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HERBICIDES

resulting in the development of over 180 herbicides for weed control by the end of the twentieth century.

Herbicides are now primarily developed in the pri- vate sector. Chemists typically synthesize a variety of compounds, which are screened for their ability to con- trol weeds and then modified and formulated for efficient use. Present herbicides tend to have very low mammalian toxicity because they inhibit biochemical pathways that are unique to plants.

There are a number of chemical classes of herbicides and various mechanisms by which herbicides kill plants. Herbicides generally act by inhibiting specific cellular functions, including photosynthesis, plant-specific amino acid biosynthesis, pigment formation, shoot and root growth, cell membranes, cellulose biosynthesis, lipid bio- synthesis, and growth hormone activity.

Herbicides may be applied in many ways. Some her- bicides are applied to the soil and absorbed by the plant root and/or shoot and move to their site of inhibition within the plant. Others are primarily applied to emerged foliage and either have an immediate contact effect on the foliage by burning or desiccation, or are translocated throughout the plant, leading to total plant death (sys- temics). Most soil-applied herbicides kill weed seedlings as they emerge from the soil, while foliage-applied her- bicides control emerged weeds and can kill quite large plants.

Herbicide selectivity, the ability to kill weeds but not crops, can be accomplished either by directed application or through biochemical mechanisms. Placement of the herbicide to avoid contact with the crop is widely used. For example, tree crops with deep roots often do not ab- sorb soil-applied herbicides. While it is an effective her- bicide for killing most broadleaf plants (dicots), 2,4-D is ineffective on most grassy weeds (monocots). This makes it useful in monocot crops, such as grains and turf. Oth- ers selectively kill monocot grasses but not dicots, mak- ing them effective in crops such as soybean. Some crops metabolize an applied herbicide to an inactive form while the weeds cannot, so the weed is killed, but the crop is not harmed. For example, atrazine is metabolized to an inactive form by maize while weeds are killed.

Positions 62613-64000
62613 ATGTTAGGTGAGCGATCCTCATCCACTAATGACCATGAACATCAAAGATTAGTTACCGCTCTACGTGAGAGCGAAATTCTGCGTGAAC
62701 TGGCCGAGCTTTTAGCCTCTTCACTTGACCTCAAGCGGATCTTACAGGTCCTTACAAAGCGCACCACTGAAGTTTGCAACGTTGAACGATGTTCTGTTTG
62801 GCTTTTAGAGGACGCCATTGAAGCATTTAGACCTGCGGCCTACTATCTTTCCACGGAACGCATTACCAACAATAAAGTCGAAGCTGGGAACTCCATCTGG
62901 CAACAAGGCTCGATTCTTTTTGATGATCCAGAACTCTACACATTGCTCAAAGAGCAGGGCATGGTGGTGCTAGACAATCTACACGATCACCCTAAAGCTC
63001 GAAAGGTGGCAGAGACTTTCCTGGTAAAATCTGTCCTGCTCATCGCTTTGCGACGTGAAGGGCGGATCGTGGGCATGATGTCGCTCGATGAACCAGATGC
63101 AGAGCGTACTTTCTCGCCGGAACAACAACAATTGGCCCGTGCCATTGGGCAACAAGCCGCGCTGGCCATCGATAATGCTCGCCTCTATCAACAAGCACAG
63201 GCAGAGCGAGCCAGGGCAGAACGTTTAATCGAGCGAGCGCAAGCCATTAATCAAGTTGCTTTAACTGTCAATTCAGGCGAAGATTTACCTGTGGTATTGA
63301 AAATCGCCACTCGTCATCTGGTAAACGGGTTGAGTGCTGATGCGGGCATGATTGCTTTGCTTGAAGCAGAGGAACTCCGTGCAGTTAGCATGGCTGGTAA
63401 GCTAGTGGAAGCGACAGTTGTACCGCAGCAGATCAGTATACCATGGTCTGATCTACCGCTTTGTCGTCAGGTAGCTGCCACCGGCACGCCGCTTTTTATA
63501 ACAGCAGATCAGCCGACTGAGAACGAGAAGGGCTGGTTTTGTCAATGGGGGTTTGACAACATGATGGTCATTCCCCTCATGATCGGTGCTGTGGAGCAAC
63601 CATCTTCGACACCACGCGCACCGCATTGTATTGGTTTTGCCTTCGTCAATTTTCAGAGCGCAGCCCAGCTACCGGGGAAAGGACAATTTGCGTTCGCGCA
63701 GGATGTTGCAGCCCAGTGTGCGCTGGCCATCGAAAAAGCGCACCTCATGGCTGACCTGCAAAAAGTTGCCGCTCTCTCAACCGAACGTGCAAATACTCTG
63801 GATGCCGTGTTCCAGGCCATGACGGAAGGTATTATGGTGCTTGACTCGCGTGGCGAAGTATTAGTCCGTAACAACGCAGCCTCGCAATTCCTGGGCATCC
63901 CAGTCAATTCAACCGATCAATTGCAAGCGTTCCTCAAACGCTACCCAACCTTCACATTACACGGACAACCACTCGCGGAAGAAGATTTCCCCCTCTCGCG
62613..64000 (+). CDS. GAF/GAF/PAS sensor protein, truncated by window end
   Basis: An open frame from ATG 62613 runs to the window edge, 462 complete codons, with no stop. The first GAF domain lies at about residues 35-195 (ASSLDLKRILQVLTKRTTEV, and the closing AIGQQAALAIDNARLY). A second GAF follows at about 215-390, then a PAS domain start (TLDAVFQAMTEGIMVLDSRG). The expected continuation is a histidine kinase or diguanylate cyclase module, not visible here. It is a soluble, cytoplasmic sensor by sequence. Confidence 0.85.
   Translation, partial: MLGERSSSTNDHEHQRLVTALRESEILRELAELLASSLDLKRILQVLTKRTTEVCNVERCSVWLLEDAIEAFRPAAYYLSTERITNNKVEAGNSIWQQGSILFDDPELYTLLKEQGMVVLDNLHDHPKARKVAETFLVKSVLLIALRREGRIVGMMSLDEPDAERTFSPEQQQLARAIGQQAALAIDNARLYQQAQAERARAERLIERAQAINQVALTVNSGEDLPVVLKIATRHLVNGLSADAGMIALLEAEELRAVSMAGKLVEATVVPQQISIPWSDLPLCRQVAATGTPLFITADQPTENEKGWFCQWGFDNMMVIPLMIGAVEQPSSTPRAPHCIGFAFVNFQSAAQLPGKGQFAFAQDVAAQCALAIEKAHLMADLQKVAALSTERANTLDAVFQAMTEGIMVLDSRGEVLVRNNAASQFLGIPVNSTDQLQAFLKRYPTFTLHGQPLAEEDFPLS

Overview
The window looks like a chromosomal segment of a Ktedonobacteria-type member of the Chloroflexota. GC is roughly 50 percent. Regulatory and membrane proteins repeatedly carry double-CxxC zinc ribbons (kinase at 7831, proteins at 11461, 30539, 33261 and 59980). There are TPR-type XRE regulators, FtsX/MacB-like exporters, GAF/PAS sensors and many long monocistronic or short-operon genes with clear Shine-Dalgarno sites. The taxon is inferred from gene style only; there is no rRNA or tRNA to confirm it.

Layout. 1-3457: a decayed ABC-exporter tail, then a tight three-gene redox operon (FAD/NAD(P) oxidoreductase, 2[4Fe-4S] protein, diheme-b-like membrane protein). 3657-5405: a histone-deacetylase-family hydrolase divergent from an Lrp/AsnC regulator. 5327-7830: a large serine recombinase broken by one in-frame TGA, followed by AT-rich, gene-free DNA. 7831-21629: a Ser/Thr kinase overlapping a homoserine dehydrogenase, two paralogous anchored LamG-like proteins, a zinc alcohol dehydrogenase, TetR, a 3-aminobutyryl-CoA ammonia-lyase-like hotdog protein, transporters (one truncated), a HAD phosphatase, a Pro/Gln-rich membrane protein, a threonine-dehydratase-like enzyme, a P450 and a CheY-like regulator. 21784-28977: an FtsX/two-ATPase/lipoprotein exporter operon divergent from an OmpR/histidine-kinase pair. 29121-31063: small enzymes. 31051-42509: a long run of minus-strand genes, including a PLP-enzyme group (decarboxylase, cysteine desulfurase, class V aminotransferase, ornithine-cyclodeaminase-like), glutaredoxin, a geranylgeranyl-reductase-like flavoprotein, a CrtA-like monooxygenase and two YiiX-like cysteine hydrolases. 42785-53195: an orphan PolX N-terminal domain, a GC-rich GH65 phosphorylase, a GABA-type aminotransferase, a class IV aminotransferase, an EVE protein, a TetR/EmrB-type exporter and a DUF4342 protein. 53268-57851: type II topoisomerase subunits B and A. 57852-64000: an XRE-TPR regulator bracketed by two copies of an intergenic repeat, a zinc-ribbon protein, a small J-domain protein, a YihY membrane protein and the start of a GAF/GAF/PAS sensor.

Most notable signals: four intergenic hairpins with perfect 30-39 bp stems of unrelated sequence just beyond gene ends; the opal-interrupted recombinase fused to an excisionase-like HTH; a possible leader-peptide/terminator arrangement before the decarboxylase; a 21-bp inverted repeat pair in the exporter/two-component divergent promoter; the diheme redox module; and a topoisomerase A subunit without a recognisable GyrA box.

In many weed and crop situations there are no good selectivity mechanisms for herbicides. With the advent of recombinant DNA technology (genetic engineering) certain crop plants, such as soybean, corn, and cotton, have been made resistant to nonselective herbicides such as glyphosate by adding genes that make the crop im- mune to the herbicide. This technology is expected to increase, though its rate of acceptance has been slowed by the reluctance of the food industry to utilize trans- genic crops because of concerns expressed by certain con- sumer advocacy groups.

Modern agriculture in the United States is almost inconceivable without the use of herbicides. Herbicides reduce labor inputs for weed control and make it possi-